After spending the past six seasons harassing quarterbacks for the Houston Texans, defensive end Mario Williams -- one of the NFL's top pass-rushers -- has found new motivation in a whopping contract and a new home in the AFC East with the Buffalo Bills.
"I'm ecstatic, very excited. I can't wait for the opportunity," Williams said Thursday after signing a six-year deal potentially worth $100 million. "There's no pressure. I've played against great quarterbacks. And I'm looking forward to playing against these quarterbacks, chasing them down and making things happen."
Williams' deal, which includes $50 million in guaranteed money, is the richest ever given to an NFL defensive player. It came after two days of talks, which started when the Bills flew the former top draft pick to Buffalo on a private jet Tuesday, shortly after the NFL's free-agency period opened.
Terms of Williams' contract were provided by the player's agent, Ben Dogra.
"We got a lot better," Buffalo general manager Buddy Nix said, noting the Bills addressed their highest offseason priority by bolstering what had been an anemic pass rush. "Good things come to the people that wait. So you guys have been waiting, and we've got a good thing here."
Though the contract was agreed to shortly after noon, the news conference to introduce Williams was delayed by more than two hours as the two sides worked out the final details.
The wait was even longer for Nix, who noted the Bills' pro scouts identified Williams as their key target since January.
"The No. 1 guy for us from Day 1 was this guy," Nix said. "Obviously, you don't do anything until he hits free agency, but it's been a long process. And it's been fun, especially since it turned out right."
After quarterback Peyton Manning, Williams has been regarded as one of the top free agents available this offseason.
Williams' addition immediately improves a defense that had difficulty applying pressure since Aaron Schobel was released before the 2010 season. Buffalo managed just 27 sacks in 2010, and 29 sacks last season, 10 coming in one game.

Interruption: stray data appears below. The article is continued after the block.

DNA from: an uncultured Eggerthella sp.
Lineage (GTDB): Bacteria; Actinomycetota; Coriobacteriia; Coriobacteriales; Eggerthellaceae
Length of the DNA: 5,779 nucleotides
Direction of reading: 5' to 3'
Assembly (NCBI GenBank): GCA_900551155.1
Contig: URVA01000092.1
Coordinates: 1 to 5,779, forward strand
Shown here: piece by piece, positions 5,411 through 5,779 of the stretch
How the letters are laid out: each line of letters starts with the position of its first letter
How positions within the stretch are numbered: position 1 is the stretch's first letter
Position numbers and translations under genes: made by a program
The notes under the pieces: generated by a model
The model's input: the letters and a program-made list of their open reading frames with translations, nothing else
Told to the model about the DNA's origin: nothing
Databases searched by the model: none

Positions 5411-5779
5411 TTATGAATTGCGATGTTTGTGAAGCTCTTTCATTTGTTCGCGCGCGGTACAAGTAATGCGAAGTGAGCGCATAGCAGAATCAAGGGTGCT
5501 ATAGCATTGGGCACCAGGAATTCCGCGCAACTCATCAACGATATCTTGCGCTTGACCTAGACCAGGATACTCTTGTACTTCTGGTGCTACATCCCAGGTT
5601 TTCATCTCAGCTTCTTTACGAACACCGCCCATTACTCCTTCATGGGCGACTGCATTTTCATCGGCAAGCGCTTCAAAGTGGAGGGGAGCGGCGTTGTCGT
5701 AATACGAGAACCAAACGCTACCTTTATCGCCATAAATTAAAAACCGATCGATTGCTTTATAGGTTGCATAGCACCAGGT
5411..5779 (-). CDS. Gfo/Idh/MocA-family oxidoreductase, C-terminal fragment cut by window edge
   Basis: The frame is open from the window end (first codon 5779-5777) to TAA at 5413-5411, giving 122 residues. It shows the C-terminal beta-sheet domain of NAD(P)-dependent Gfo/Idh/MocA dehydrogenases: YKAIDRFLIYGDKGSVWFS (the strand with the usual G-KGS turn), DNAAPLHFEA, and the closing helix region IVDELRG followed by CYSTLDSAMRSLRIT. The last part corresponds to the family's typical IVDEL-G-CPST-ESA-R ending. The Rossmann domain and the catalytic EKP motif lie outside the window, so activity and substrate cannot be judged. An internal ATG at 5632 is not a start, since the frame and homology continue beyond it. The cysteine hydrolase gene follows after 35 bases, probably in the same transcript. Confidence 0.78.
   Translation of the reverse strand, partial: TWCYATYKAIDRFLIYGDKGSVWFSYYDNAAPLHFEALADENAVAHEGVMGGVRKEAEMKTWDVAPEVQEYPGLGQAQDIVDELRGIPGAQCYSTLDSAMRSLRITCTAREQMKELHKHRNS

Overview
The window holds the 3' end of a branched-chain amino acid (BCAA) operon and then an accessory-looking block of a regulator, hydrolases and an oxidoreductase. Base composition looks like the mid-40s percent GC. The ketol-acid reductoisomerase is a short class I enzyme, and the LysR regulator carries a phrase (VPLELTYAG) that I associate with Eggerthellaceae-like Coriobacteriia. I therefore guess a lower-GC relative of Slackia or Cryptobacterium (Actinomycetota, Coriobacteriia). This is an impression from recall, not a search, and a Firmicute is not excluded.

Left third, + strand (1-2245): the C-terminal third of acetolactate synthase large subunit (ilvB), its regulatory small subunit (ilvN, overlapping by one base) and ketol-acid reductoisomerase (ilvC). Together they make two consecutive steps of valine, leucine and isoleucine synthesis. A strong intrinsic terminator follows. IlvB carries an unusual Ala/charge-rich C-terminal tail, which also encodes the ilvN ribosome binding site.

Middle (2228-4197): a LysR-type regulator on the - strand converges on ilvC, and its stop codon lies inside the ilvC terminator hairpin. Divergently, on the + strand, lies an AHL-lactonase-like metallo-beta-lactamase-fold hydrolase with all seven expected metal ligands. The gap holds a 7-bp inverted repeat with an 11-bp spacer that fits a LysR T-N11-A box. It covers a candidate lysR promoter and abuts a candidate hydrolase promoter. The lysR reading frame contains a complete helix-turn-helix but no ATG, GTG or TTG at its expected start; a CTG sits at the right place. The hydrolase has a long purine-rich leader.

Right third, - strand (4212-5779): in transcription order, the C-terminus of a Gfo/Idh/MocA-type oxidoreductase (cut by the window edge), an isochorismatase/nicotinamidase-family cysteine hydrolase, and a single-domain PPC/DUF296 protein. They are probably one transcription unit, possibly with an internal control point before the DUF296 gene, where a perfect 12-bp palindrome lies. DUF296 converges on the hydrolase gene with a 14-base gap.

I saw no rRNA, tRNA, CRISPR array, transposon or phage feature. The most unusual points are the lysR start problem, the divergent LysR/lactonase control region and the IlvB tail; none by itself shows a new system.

Listed at 6 feet 6, 285 pounds, Williams is a two-time Pro Bowl starter and had a franchise-best 53 sacks in six seasons with the Texans. Williams was limited to playing just five games last season as a result of a torn chest muscle. He also missed three games in 2010 after having surgery to repair a sports hernia.
Williams said he's healthy, and is accustomed to the playing in the spotlight.
The Texans initially were questioned for overlooking running back Reggie Bush by drafting Williams with the No. 1 pick in 2006.
"The only pressure and motivation I have is to come in here and do what I need to do with my teammates and for us to succeed," Williams said.
Kyle Williams is expected to be fully healthy after having surgery to repair a nagging foot injury. Dareus, the third player picked in last year's draft, is coming off a promising rookie season in which he led the Bills with 5½ sacks.
"I can't put a percentage on how much better we are, but I know we're appreciatively better," Gailey said. "A better pass rush makes a better secondary. A better defense makes a better offense. It all works together."
Mario Williams was intrigued by Buffalo, and did his homework after getting the sense the Bills might pursue him in free agency.
In the past few weeks, he spoke to players familiar with the city, and his Texans position coach, Bill Kollar, who spent two seasons with the Bills.
Then he got a chance to learn more about the city over the past two days touring the region, along with his fiance, Erin Marzouki, who arrived in Buffalo on Wednesday. What Williams discovered is that Buffalo reminded him of his small-town home of Richlands, N.C.
"It was just like going back," he said. "I couldn't say no, it's a family atmosphere here."
He immediately noted Bills fans' passion for football, and how many came up with colorful ways to urge Williams to sign with Buffalo. The best example was seeing pictures of a local pizza place using pepperoni to spell out "Come Mario 90" on its pies, the 90 referring to Williams' number in Houston.
The avid outdoorsman, Williams also found a hunting partner in the get-acquainted process, Bills' Hall of Fame quarterback Jim Kelly.
Kelly played a role in the recruiting by inviting Williams and Marzouki over to his house in suburban Buffalo. It was during the visit that Williams happened to spot nine deer in Kelly's backyard.
More important, Williams believes he can make a difference on a team that got off to a 5-2 start last year before unraveling by losing eight of its last 10.
"You saw from the very beginning of last year what is capable here," Williams said. "We're just adding more pieces."
And Williams is a big one.